Caution: mild spoilers ahead.
Is it the golden age of superhero flicks?
It may just be. Both Marvel and DC, the superhero homesteads we are most familiar with, have a very impressive line up of films scheduled for the coming years. And Marvel has done one better, teaming up with Netflix, one of the best things about the internet, to create a stunning series of shows. ‘Daredevil’, starring Charlie Cox of Stardust fame was a great hit, and the follow up, Jessica Jones is, dare I say it, even better.
Jessica Jones is the superhero I’ve been waiting for. She is smart, she is strong and she is a woman. She walks around Hell’s Kitchen in practical jeans and tops, donning a leather jacket for the cold. She is a hard drinker (one of her neighbours calls her a ‘lush’), but she doesn’t let it interfere with her work as a private investigator. And she is damn good at her job.
What did I love about her, apart from all the above qualities? She is so amazingly well drawn. Krysten Ritter has really done a remarkable job of portraying the deadpan, tortured woman with a terrible past, one that involves mental and physical violation at the hands of David Tennant’s creepily good Kilgrave. Ritter flits between intense vulnerability, thinking about her days of slavery to the ‘Purple Man’, and a resolute, bitter strength, determined to end the threat he poses to everyone, no matter what it might cost her.
I was half an episode in when I texted a friend, ‘I love this woman.’ I followed it up with ‘No, I really love her. I am actually sexually attracted to her.’ I watched Jessica Jones’s story with bated breath, hardly able to bring myself to stop, reminding myself that unless I did, I wouldn’t have any more for the next day. Was it the writing? Hell yes, it’s great writing. The acting? Of course. The show is stocked with amazing portrayals—from Mike Coulter as a brooding, tragedy-shadowed Luke Cage to Colby Minifie as the high-strung, extremely eccentric Robyn. The villain who horrified me at the same time that he made me feel his sense of acute isolation? David Tennant is always a treat, and as Kilgrave, he makes you feel for his character, at the same time that you utterly despise him.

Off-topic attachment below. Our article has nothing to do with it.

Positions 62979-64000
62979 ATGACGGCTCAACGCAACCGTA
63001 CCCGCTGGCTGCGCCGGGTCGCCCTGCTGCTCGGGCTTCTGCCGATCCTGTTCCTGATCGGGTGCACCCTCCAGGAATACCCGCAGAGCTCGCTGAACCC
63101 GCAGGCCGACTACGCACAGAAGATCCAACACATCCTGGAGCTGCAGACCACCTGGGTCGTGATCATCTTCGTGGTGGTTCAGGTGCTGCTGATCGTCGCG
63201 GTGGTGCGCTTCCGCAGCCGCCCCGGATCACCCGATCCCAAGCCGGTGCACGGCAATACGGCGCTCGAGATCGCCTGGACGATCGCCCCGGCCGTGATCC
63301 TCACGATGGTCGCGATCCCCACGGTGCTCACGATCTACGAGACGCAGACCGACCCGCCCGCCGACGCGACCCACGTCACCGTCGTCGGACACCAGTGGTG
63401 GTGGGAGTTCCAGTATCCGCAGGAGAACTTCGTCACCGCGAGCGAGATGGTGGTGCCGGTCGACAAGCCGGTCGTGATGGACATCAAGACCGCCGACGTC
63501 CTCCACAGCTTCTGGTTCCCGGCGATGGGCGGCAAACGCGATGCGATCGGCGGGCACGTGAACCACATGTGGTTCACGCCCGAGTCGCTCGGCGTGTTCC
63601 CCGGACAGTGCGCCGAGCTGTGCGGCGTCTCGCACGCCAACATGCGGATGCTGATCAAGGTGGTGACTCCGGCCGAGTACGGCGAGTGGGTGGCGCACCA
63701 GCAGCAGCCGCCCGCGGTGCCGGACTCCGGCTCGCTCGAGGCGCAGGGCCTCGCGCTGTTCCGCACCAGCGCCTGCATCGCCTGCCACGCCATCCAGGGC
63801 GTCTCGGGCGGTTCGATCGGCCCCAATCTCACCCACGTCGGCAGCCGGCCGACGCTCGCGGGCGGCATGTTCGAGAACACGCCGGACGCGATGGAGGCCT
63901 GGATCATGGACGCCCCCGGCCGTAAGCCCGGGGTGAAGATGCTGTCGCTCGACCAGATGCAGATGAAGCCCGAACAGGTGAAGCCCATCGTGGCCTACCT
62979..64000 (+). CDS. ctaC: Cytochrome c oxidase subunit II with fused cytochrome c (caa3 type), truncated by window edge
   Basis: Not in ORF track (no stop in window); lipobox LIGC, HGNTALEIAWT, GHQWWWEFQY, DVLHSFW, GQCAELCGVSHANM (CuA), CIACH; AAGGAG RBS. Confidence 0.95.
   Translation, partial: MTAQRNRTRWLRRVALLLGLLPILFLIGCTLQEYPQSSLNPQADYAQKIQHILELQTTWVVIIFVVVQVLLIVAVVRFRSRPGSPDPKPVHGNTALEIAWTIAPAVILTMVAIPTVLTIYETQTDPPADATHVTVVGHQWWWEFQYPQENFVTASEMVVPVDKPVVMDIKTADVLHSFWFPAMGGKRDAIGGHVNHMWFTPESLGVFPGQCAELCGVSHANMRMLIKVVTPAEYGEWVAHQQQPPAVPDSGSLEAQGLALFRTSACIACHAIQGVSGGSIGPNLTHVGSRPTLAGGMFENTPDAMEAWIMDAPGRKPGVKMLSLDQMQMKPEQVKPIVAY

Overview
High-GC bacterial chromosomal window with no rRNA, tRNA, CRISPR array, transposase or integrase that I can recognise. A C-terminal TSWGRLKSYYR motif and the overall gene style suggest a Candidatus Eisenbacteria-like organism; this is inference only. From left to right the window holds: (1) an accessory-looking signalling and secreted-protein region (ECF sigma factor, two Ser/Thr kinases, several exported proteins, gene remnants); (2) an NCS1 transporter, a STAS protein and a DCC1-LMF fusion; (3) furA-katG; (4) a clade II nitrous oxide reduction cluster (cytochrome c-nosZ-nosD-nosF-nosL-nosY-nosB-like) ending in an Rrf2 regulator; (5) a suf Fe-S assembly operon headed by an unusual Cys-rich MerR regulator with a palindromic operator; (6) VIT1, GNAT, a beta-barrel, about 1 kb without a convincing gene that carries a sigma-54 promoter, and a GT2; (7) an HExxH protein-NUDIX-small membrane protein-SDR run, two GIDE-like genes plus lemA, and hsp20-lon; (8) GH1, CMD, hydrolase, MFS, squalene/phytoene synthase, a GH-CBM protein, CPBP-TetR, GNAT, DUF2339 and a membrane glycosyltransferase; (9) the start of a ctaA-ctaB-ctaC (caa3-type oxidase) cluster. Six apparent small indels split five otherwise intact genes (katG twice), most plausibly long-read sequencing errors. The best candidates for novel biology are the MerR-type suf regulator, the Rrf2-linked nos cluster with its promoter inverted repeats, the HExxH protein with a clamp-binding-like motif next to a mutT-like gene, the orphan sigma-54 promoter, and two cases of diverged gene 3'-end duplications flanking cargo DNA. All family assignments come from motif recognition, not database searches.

But combined with all of that, combined with the great storyline, the drama, the suspense, the score (what an opening sequence), it was the joy of seeing this strong, powerful woman take on the person who had made her most vulnerable. It was seeing her reach out to a best friend, not just at her weaker moments, but all the time—keeping her looped in, knowing that Trish was always there for her when needed. It was the fact that this relationship, not the one between Jessica and Luke, nor even the antagonistic one between her and Kilgrave, but the one between the best friends who grew up with and were always there for each other, that defines the series. Episode 1 shows Jessica running to Trish after a long time away, coming to her as a last resort. The series chronicles the return of their deep bond, an unquestioned sisterhood that truly is the best thing about strong friendships between women.
Maybe this is what made Jessica, for me, a great female superhero. She wasn’t overly sexualized, nor was her love life the focus of attention. She wasn’t wearing impractical clothes (in fact, I was amazingly happy because, I realized, I had the same coat as her. Fangirl moment if
there ever was one.) No one slammed her around for being a ‘girl’. She was great at her job, and in fact, she even brought to life the many stereotypes associated with male noir detectives: hard drinking, bitter, wise-cracking. But instead of shutting herself off from help and companionship the way many of those heroes do, she opens herself up to help. And it’s not from a male hero.
From personal experience, I’ve learned that it’s those friendships that really define you, that have saved me when things are going badly. Jessica brought that to life. And for that, among the many, many other things that I’ve breathlessly mentioned here, I am madly in love with her.
Damn you Netflix. Now I have to wait a year to see her again.